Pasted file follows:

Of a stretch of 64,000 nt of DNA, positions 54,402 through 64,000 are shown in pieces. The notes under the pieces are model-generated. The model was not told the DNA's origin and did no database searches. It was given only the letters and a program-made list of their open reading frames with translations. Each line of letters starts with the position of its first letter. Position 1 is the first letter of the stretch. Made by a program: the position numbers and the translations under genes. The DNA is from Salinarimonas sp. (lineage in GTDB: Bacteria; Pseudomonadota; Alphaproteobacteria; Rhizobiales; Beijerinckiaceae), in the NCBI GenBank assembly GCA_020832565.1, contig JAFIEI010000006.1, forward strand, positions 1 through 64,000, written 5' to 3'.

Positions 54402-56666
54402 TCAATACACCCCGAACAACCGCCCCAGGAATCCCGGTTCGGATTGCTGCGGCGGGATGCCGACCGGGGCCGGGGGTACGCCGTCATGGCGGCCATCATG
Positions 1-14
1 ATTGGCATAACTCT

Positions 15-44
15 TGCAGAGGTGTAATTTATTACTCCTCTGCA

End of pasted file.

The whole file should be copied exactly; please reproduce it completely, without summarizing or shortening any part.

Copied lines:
Of a stretch of 64,000 nt of DNA, positions 54,402 through 64,000 are shown in pieces. The notes under the pieces are model-generated. The model was not told the DNA's origin and did no database searches. It was given only the letters and a program-made list of their open reading frames with translations. Each line of letters starts with the position of its first letter. Position 1 is the first letter of the stretch. Made by a program: the position numbers and the translations under genes. The DNA is from Salinarimonas sp. (lineage in GTDB: Bacteria; Pseudomonadota; Alphaproteobacteria; Rhizobiales; Beijerinckiaceae), in the NCBI GenBank assembly GCA_020832565.1, contig JAFIEI010000006.1, forward strand, positions 1 through 64,000, written 5' to 3'.

Positions 54402-56666
54402 TCAATACACCCCGAACAACCGCCCCAGGAATCCCGGTTCGGATTGCTGCGGCGGGATGCCGACCGGGGCCGGGGGTACGCCGTCATGGCGGCCATCATG
Positions 1-14
1 ATTGGCATAACTCT

Positions 15-44
15 TGCAGAGGTGTAATTTATTACTCCTCTGCA